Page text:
The city of Baltimore is recovering after demonstrations and rioting this weekend. The cause of them was the death of Freddie Gray:
Authorities can't say if there was a particularly good reason why police arrested Gray. According to the city, an officer made eye contact with Gray, and he took off running, so they pursued him. Though he'd had scrapes with the law before, there's no indication he was wanted at the time. And though he was found with a switchblade, Mayor Stephanie Rawlings-Blake said, “We know that having a knife is not necessarily a crime.”
The police say Gray didn't resist arrest and that officers didn't use force, which seems to be mostly corroborated by video shot by bystanders. Gray seems to shout in pain, and his leg seems injured as officers drag him to a police van. (Someone off camera shouts, "His leg broke and y'all dragging him like that!") Gray also had asthma and requested his inhaler, but didn't get it. Yet it's not the leg or the asthma that killed him. Instead, it was a grave injury to his spinal cord. Gray's family said he was treated for three fractured vertebrae and a crushed voice box, the sorts of injuries that doctors say are usually caused by serious car accidents. The van made at least two stops before reaching the police station, but there's no footage to say what happened during the journey or at those stops.
It's a baffling conundrum. "None of the officers describe any use of force," Deputy Police Commissioner Jerry Rodriguez said. "None of the officers describe using any force against Mr. Gray." And yet somehow Gray was fatally hurt while in police custody.
This case has similarities to other recent and not so recent cases, where an unarmed (or allegedly unarmed) person dies either when arrested or in police custody. The majority of these cases are about the deaths of black men and the usual way to package the issue is as one of police brutality and racism.
That may be convenient shorthand, as long as we remember that the racism might not necessarily be personal but institutional and that the brutality might be at least partly defined as the increasing militarization of the police (where the population to be policed then becomes the enemy).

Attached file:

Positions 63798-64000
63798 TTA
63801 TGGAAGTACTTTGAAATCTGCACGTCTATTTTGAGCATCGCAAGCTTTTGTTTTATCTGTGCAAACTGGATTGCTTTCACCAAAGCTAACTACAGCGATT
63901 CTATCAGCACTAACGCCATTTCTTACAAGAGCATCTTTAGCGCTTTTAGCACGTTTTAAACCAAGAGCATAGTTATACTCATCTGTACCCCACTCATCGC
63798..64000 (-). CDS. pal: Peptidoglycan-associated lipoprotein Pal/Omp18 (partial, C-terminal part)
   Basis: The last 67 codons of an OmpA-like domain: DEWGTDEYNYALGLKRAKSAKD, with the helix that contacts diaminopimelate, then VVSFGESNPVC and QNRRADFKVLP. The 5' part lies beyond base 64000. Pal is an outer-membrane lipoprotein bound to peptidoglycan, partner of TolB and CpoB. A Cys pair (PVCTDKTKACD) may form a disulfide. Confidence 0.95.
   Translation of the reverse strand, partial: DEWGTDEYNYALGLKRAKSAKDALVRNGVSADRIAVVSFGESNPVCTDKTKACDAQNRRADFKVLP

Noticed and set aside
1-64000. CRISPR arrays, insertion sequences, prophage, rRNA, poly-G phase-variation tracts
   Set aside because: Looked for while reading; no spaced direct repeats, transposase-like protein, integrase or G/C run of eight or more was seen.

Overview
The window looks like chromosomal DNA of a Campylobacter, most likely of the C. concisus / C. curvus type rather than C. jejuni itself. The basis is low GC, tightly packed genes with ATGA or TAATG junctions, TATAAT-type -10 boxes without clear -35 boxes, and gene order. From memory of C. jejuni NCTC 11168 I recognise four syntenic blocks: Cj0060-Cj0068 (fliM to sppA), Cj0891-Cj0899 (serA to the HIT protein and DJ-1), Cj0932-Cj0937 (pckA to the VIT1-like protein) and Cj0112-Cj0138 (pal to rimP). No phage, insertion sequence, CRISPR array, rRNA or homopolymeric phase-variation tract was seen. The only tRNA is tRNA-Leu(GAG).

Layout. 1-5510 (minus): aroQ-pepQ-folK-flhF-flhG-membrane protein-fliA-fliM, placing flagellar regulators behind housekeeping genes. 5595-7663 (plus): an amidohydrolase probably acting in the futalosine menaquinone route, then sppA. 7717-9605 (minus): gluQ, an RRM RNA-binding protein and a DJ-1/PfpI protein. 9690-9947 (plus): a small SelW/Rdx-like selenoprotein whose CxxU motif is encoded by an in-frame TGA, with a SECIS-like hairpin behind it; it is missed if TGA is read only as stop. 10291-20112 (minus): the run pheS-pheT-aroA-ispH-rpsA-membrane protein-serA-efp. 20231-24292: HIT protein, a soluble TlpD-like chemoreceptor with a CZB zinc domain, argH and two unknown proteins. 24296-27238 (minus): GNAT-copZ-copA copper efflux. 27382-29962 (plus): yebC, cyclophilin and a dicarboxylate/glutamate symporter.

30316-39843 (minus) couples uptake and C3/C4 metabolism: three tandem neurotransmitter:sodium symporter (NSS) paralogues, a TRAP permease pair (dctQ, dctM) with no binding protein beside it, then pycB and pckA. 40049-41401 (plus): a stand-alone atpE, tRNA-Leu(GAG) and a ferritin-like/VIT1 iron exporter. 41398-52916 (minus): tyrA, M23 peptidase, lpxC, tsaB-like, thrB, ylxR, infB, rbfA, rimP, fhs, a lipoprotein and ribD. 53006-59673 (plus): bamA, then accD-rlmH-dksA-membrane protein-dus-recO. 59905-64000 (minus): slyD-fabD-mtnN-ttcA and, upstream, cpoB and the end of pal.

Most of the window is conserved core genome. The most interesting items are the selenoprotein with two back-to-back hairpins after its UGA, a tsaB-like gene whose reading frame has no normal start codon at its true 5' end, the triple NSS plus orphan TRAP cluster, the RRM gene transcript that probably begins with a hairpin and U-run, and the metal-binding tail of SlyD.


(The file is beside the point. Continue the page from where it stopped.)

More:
Freddie Gray died. His funeral resulted in demonstrations which then resulted in riots. The Maryland National Guard was called in, a state of emergency was declared.
How to interpret all that?
That depends on the interpreter's perch. The conservative Rand Paul thinks the rioting is caused by lack of morals and fathers:*
As far as root causes, Paul listed some ideas of his own.
"There are so many things we can talk about," the senator said, "the breakdown of the family structure, the lack of fathers, the lack of a moral code in our society."
Ta-Nehisi Coates writes:
When nonviolence is preached as an attempt to evade the repercussions of political brutality, it betrays itself. When nonviolence begins halfway through the war with the aggressor calling time out, it exposes itself as a ruse. When nonviolence is preached by the representatives of the state, while the state doles out heaps of violence to its citizens, it reveals itself to be a con. And none of this can mean that rioting or violence is "correct" or "wise," any more than a forest fire can be "correct" or "wise." Wisdom isn't the point tonight. Disrespect is. In this case, disrespect for the hollow law and failed order that so regularly disrespects the community.
John Angelos, Chief Operating Officer of the Orioles, Baltimore’s major-league baseball franchise, notes the economic inequality and suffering:
That said, my greater source of personal concern, outrage, and sympathy beyond this particular case is focused neither upon one night’s property damage nor upon the acts, but is focused rather upon the past four-decade period during which an American political elite have shipped middle-class and working-class jobs away from Baltimore and cities and towns around the US to third-world dictatorships, like China and others; plunged tens of millions of good, hardworking Americans into economic devastation, and then followed that action around the nation by diminishing every American’s civil-rights protections in order to control an unfairly impoverished population living under an ever-declining standard of living and suffering at the butt end of an ever-more militarized and aggressive surveillance state.
Here's where the links to economic inequality and poverty matter. Consider the area of the city of Baltimore which Freddie Gray called home. These are the statistics applying to that area:
To understand why the demonstrations in Baltimore got out of hand we need to first understand what living in an area with those numbers means, what it does to you over time, and next relate all this to the history of the interactions between the Baltimore police and its black citizens.
None of that means that the riots would have been a "correct" response, as Coates observed in the above quote. They are a bad response, like shooting at your own leg because the real target is far too high to reach. But so were the riots after the Joe Paterno resignation at Penn State.
The difference is that many others don't now regard all Penn State students as possible rioters whereas they make just that generalization when it comes to certain residents of Baltimore.
*In this context Rand Paul's own parenting skills do matter.